Choosing to homeschool feels risky. I wonder if I am going to wreck my child. Academically, emotionally, socially — am I going to cause more harm than good?

This is a common question in even the most experienced of homeschooling moms and dads. We all love our kids and want what’s best for them. Choosing to homeschool puts a lot more responsibility on our shoulders to make sure the ‘best’ happens. When we send our kids to school, they (and we) are in the hands of the school board, the classroom teacher, and the classmates, and even with a high-level of parent involvement in the school, there is only so much we can do to help our kids get the best. Bringing them home is more work, but we can also be more flexible in giving our kids what they need to thrive.

But that isn’t really the heart of the question. Whether we mean to homeschool through highschool or we hope to survive a one-year necessity, we want to make sure that we don’t do irreparable damage to our kids. That is an overly dramatic way of saying it, perhaps, but it is in the heart of many parents. But be honest with yourself: if your child had a ‘bad teacher’ one year in school, would you blame them for ruining your child’s life forever? Not likely. You may have frustrations with the teaching method or the lack of relational connection they had with your child, but you surely wouldn’t say that that one year wrecked it all.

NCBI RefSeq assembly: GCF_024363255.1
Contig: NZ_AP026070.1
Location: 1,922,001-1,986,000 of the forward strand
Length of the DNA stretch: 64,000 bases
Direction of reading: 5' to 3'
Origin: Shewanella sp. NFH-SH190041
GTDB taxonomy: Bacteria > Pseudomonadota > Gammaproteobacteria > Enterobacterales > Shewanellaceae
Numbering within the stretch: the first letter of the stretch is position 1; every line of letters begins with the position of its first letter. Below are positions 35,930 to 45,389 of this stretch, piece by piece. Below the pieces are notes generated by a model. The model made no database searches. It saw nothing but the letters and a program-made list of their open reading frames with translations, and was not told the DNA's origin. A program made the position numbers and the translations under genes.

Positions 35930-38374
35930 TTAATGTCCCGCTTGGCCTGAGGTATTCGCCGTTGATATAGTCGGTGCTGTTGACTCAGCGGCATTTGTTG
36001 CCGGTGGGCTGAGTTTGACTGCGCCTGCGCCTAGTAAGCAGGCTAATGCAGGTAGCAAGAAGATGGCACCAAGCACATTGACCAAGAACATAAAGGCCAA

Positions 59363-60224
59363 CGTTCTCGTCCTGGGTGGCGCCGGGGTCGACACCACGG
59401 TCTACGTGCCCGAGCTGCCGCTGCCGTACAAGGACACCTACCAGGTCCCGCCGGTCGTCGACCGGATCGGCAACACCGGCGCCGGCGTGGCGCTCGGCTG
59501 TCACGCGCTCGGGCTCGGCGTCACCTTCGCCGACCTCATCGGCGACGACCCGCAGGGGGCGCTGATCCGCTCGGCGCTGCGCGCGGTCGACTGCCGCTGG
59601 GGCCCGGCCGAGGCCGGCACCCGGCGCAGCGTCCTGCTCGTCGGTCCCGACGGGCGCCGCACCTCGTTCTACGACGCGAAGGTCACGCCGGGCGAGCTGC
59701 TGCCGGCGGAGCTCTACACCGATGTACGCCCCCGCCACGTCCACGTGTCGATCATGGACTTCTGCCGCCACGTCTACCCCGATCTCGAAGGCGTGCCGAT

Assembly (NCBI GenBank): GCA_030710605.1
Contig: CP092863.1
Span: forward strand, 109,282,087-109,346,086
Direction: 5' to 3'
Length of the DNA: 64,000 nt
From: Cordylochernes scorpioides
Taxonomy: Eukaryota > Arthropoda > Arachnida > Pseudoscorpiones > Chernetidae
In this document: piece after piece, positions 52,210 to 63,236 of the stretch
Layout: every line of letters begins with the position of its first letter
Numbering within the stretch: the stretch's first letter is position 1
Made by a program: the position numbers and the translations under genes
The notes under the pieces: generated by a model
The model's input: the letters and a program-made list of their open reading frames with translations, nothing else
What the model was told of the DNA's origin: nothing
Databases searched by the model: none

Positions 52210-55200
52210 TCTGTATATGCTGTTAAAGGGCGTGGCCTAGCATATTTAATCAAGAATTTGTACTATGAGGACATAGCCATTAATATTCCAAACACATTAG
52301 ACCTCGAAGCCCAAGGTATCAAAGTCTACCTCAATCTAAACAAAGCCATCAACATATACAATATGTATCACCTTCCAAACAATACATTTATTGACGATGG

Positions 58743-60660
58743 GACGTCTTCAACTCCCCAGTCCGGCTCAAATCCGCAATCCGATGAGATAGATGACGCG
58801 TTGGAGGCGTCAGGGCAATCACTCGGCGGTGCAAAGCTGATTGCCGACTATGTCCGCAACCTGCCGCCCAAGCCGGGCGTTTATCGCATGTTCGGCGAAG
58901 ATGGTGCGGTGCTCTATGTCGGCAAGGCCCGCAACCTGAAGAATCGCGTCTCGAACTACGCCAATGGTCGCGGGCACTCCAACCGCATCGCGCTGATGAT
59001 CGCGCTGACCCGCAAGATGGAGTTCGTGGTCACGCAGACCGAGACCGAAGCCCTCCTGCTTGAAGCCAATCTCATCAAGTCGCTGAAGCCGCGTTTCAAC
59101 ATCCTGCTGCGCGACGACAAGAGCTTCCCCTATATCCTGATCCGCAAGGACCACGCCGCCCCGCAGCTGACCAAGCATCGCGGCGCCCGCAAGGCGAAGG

So give yourself some grace. You won’t get it perfect immediately (or ever!). But you have the flexibility at home to figure this out with your child. Take time. Ask lots of questions and be willing to answer just as many. Have open conversations about what your child liked about going to school and what they are afraid they will miss. Study your child to discover how they learn, what they are interested in, and where they struggle and where they thrive. Take it one year at a time by taking every day one at a time. You can’t wreck them forever, but you could actually do a world of good for your whole family.